Tobermory 10 Year Old
This post originally featured at watercolourwhisky.com
As I come to write my first less-than-glowing review, it’s worth repeating something we’re all supposed to know: whisky tasting is a personal experience. One man or woman’s divine ambrosia is another’s vatted cat piss. While down in the dark corners of my personality I might struggle to dislodge the notion that, no – that’s just lip service, and of course I’m right and they’re wrong – I should at least acknowledge that I don’t speak for everyone here. I know there are people who love the Tobermory 10. Conversely, I also know there are people who detest it. While I don’t really feel strongly enough about it to howl at the heavens and curse its name, it’s fair to say this is not one of my favourites. And, let’s be honest, my favourites list ain’t that exclusive.
There are things to like about the nose, with sweet, fruity notes on the surface: bananas, apricots and cherries. There is, however, a slight taint to it. The cherries are slightly too ripe, and there’s a tart soap with a hint of salt. It’s not overly harmonious.
The palette has promise too: it’s ripe and fruity, almost rum-like in its sugary heft. It’s a jungle jam – kind of reminds me of Donkey Kong. It’s also bitter and slightly offputting – just like Donkey Kong. The Tobermory 10 is strongly spiced with clove, it’s salty, and there are also some mealy, biscuity flavours kicking about. That’s not so much DK.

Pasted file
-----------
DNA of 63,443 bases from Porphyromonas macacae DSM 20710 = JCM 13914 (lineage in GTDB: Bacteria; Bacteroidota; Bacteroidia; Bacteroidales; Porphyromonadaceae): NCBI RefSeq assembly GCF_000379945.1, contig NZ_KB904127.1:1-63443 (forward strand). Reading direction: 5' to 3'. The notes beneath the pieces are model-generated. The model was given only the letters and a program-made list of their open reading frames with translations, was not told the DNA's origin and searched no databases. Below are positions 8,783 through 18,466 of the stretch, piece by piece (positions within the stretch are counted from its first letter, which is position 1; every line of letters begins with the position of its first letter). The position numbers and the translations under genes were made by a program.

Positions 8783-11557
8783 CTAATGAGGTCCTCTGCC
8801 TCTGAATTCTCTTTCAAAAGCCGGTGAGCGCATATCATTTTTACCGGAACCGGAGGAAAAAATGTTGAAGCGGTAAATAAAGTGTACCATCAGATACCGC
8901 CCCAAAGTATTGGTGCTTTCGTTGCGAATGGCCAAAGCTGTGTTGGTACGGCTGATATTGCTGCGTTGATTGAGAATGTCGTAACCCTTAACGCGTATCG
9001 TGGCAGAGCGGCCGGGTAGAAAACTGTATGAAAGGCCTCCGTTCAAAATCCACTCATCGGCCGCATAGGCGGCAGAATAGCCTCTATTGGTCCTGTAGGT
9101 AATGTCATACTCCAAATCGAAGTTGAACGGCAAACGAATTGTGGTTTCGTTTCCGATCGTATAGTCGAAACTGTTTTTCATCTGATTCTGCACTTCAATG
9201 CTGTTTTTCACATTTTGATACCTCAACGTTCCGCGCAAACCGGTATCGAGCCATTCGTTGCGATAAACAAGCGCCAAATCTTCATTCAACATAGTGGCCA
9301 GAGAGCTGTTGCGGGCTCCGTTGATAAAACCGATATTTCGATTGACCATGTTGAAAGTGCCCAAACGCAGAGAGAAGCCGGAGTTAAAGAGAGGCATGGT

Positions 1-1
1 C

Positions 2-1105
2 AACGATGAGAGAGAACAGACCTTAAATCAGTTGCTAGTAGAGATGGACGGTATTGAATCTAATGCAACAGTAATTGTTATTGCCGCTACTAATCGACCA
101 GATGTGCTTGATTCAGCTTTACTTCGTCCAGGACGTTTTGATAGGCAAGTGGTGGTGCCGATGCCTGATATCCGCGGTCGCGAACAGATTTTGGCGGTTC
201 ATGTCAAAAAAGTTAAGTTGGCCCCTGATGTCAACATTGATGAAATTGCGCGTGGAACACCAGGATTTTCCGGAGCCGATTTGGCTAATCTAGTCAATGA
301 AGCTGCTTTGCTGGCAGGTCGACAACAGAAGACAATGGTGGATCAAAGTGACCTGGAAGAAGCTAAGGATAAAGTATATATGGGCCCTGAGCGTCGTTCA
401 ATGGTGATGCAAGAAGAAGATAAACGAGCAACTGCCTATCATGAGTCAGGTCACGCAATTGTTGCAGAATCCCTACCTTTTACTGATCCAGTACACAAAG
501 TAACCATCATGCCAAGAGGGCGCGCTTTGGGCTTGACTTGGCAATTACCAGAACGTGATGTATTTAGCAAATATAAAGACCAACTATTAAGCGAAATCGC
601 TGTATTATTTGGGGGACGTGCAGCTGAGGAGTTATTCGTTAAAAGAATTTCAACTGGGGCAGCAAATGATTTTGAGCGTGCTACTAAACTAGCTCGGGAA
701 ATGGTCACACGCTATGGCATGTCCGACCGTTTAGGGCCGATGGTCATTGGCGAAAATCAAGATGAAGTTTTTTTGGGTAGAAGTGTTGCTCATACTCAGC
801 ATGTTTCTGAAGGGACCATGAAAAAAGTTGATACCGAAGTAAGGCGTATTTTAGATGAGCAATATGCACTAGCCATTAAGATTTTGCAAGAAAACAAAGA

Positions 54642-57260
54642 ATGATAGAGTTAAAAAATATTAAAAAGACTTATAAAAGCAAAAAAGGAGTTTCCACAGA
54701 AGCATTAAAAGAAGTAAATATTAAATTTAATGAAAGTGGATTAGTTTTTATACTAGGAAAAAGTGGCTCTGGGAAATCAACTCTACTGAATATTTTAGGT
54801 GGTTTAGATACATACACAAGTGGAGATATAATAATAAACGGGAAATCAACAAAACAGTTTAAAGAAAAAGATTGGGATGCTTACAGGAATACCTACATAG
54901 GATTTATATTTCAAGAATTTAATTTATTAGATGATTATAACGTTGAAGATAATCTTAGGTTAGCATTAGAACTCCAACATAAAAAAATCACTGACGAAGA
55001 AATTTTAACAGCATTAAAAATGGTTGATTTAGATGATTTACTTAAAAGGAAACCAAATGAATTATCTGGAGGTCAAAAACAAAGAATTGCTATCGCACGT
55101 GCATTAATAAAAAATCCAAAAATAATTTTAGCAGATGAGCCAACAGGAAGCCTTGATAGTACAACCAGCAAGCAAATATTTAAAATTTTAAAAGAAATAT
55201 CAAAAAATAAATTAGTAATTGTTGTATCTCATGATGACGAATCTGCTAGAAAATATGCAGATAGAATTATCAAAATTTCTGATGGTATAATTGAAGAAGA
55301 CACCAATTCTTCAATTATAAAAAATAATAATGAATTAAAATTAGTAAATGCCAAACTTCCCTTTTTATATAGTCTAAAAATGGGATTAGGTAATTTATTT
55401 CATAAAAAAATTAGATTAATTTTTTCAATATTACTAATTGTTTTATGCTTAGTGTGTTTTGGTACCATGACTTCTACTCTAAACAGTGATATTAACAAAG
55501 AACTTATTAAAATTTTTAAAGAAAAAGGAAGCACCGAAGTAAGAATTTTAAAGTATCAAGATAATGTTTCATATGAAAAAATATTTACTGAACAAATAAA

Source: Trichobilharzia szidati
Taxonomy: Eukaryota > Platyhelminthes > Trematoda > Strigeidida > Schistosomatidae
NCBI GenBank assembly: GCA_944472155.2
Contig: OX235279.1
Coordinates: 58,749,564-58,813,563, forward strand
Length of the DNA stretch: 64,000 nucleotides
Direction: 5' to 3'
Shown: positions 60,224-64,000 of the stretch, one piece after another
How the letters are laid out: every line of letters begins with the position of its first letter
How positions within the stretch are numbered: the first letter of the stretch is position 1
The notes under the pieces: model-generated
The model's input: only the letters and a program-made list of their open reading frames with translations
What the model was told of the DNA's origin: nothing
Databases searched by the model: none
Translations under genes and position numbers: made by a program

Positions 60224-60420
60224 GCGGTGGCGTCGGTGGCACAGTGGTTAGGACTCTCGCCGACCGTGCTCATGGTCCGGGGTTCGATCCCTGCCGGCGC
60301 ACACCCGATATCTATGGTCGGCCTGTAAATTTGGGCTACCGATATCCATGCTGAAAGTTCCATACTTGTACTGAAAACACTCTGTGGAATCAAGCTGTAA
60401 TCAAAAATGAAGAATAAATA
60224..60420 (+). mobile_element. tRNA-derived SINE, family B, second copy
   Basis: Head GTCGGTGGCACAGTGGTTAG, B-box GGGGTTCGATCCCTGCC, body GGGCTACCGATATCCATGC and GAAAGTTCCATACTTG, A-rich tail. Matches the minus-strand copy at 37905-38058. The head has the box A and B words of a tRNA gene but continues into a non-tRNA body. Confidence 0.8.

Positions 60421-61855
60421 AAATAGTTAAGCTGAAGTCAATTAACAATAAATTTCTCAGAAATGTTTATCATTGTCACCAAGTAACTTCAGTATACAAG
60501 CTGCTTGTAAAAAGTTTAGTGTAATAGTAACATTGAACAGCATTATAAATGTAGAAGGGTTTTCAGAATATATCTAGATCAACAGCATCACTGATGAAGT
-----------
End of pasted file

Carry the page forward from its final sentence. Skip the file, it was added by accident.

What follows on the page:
Unfortunately, its redeeming qualities fall apart on the finish. Any sweetness is overwhelmed as the ape goes on a fiery rampage. A heavy, peppery taste takes over, and doesn’t really mellow to something nicer. The experience is akin to drinking orange juice after brushing your teeth.
Maybe it’s just the way my tastebuds are configured, but it’s not working for me. Donkey Kong Country was a revelation. However, as the franchise expanded, you came to realise DK himself was one of the least-appealing characters in the line-up. Maybe you love the Tobermory 10. I don’t. I won’t write it off completely, and I may give it another go some time down the track. However, like Donkey Kong Country 64, it’s not something I’m keen to return to at this point.
Drink it if you like:
Fisherman’s Friends after a fruity rum cocktail; Donkey Kong Country 64; the flavour profile of Jura whiskies; drinks from the same town as one of the best seafood meals I’ve ever had, the Café Fish, Tobermory
Avoid if you like:
Macarons, classical music